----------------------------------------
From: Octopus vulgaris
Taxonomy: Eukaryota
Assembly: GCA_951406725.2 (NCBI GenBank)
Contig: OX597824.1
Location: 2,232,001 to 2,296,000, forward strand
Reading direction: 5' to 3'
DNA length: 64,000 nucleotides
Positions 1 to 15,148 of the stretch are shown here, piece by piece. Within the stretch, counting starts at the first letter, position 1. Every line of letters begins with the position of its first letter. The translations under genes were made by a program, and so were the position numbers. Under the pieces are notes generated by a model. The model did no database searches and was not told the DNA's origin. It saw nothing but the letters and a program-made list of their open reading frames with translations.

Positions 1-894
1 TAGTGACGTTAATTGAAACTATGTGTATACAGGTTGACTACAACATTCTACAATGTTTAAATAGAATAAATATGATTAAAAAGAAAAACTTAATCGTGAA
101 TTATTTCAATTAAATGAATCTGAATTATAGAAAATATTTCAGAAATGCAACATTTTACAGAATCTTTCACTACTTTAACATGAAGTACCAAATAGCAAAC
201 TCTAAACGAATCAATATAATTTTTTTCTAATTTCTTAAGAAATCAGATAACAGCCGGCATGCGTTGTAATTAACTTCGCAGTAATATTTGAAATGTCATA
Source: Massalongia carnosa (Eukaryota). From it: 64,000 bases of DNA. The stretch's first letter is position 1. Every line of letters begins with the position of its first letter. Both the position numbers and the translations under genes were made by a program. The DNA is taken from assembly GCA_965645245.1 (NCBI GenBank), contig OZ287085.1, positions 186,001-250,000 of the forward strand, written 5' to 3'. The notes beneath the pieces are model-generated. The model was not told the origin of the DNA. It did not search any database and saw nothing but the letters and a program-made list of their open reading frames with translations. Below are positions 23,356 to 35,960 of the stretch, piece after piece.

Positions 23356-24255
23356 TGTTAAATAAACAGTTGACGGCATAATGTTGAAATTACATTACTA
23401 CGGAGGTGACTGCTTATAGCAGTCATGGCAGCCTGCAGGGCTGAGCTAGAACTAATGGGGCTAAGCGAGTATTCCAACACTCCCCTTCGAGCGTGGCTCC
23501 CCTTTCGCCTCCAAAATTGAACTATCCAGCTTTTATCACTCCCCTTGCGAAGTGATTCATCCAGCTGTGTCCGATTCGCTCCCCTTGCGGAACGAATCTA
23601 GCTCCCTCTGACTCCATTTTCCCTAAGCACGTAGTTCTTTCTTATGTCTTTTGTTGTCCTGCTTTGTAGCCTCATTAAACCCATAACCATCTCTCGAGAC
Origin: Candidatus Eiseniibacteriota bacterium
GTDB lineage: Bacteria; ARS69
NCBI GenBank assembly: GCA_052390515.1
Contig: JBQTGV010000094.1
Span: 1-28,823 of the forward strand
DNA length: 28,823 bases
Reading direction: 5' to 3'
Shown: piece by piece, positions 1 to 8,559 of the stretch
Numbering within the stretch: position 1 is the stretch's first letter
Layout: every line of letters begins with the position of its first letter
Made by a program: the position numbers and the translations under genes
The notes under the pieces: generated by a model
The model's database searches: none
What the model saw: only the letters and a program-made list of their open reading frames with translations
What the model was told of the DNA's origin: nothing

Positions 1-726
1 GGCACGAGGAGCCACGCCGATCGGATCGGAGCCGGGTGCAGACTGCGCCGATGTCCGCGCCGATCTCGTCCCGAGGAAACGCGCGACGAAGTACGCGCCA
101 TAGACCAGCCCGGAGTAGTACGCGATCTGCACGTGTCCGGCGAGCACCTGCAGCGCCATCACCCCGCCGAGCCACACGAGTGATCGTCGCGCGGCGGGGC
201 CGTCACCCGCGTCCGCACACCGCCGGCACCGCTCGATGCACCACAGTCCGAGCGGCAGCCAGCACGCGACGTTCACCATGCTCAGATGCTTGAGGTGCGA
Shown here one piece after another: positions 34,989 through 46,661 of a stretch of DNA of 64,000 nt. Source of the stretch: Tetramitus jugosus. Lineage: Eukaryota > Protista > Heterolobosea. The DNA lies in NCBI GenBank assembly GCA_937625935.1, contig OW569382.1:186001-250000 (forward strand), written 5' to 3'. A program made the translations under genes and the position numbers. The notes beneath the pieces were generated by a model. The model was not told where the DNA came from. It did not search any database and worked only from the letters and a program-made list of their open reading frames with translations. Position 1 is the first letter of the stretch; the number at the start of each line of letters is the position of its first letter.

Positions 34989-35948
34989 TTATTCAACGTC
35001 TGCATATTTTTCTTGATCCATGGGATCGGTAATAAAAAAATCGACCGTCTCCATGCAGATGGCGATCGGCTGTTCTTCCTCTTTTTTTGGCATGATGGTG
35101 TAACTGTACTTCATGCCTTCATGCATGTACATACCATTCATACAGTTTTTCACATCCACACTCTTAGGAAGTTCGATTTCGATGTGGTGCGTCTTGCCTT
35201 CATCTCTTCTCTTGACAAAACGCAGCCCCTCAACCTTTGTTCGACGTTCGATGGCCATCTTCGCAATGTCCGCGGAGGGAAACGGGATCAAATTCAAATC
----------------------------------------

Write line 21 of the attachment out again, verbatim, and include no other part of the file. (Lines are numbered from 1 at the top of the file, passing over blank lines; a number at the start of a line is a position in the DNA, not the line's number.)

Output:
NCBI GenBank assembly: GCA_052390515.1